|May 27, 2004,
Sharon Durham (ARS): A technology developed by
Agricultural Research Service scientists to turn chicken
feathers into industrial fiber recently received a third-place
award at the "World's Best Technologies 2004"
conference in Arlington, Texas. The 400 conference participants
selected the ARS technology for the award from among 70
technologies displayed at the conference.
ARS research chemist Walter Schmidt and research polymer
scientist Justin Barone discovered that feathers can
be added to plastic used in car parts such as dashboards
to strengthen them while reducing their weight. Schmidt
and Barone, based at ARS' Environmental Quality Laboratory
in Beltsville, Md., also found that feather fiber can
be combined with wood pulp to make filter paper, decorative
paper and other products.
Processed chicken feather fiber, because of its super-fine
size and shape, may be used for filtration. Wood pulp
filters have a width of 10-20 microns, compared to 5
microns for filters made from feather fiber. That means
filters made from feather fibers will have a finer mesh,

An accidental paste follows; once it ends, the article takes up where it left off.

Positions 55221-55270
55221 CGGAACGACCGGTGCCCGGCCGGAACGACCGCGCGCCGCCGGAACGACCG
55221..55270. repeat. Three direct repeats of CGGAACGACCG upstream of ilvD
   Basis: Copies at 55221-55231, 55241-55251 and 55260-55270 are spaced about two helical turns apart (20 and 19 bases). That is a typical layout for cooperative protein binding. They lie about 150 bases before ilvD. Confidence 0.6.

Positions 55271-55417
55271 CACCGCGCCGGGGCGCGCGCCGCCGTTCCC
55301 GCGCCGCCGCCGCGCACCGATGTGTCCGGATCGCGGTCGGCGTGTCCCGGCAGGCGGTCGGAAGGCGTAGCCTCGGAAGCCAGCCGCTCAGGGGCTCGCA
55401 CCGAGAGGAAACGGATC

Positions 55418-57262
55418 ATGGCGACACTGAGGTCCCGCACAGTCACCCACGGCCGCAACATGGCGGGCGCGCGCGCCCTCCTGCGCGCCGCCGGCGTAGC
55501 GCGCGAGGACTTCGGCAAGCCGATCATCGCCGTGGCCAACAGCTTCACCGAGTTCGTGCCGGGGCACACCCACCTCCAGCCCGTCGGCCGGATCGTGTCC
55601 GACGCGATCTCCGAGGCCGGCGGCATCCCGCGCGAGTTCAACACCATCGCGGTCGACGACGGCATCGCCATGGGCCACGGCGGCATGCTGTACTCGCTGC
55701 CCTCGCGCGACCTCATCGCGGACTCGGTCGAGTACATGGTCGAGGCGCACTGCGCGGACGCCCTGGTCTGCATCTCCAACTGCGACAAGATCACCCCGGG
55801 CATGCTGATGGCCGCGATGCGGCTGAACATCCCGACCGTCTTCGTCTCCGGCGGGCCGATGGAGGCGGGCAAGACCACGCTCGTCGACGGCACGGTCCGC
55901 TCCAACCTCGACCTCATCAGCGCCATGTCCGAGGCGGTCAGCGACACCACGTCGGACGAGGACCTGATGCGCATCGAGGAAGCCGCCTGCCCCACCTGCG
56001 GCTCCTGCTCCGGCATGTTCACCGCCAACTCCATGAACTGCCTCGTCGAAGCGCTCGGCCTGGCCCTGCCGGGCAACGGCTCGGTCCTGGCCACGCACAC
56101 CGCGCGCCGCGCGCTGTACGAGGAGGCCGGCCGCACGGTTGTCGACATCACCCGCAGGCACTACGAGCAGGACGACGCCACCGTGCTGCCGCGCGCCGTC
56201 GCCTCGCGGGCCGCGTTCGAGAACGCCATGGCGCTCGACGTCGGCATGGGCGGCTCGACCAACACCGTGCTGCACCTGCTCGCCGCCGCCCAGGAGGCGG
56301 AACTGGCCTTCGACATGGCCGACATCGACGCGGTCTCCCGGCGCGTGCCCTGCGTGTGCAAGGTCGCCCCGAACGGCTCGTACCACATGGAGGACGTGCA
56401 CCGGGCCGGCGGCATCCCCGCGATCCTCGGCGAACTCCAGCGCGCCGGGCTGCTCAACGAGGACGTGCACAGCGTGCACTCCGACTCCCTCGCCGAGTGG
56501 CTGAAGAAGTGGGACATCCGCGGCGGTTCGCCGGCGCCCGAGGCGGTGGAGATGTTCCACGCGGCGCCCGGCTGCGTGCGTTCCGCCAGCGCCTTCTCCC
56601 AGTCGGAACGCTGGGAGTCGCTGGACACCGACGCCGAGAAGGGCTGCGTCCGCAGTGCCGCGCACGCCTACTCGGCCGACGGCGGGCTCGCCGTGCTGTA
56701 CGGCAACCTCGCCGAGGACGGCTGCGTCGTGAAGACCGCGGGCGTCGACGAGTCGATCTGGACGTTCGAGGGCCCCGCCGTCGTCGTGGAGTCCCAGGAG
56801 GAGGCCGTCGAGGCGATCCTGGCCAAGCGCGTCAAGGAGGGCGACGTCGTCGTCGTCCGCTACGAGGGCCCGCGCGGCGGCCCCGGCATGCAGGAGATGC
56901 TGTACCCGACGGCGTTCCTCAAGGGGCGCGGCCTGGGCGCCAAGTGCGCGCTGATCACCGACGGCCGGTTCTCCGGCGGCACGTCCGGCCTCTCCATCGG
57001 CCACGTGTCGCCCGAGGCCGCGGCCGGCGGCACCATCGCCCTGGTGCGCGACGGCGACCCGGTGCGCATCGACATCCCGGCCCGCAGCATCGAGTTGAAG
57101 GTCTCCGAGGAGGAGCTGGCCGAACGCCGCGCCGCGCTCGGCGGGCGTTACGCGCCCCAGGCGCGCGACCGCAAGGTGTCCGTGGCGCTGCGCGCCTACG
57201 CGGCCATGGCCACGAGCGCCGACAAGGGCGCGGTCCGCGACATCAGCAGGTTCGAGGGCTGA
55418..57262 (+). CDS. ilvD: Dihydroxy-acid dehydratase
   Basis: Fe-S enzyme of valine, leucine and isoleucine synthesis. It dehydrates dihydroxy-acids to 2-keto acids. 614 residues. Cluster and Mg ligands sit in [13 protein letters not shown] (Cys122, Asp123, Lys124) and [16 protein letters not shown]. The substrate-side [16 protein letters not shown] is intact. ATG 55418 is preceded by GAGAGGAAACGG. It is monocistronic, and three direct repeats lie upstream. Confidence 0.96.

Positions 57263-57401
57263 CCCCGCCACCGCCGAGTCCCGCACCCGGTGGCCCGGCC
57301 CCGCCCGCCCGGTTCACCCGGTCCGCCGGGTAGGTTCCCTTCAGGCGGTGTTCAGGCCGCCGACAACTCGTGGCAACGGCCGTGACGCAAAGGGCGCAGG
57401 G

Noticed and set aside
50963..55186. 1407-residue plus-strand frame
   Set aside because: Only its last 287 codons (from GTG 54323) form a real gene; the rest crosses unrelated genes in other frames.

resulting in smaller pores for trapping more minute
The feather-fiber technology has been patented and
licensed. Featherfiber Corp. of Nixa, Mo., has built
the first fully operational pilot plant to convert feathers
into feather fiber and keratin quill. Featherfiber is
marketing the fiber to be used in lightweight, sound-deadening
composite materials for use in office cubicles, cars
and sleeping compartments of tractor trailers.
A large-scale facility, now in the design phase, is
projected to be built by Featherfiber Corp. in either
southwest Missouri or Maryland's eastern shore. When
complete, the plant will produce about five tons of
feather fiber per hour, up from the pilot plant production
of 200 pounds per hour.
The "World's Best Technology 2004" awards
were sponsored by the Federal Laboratory Consortium
for Technology Transfer and the National Association
of Seed and Venture Funds.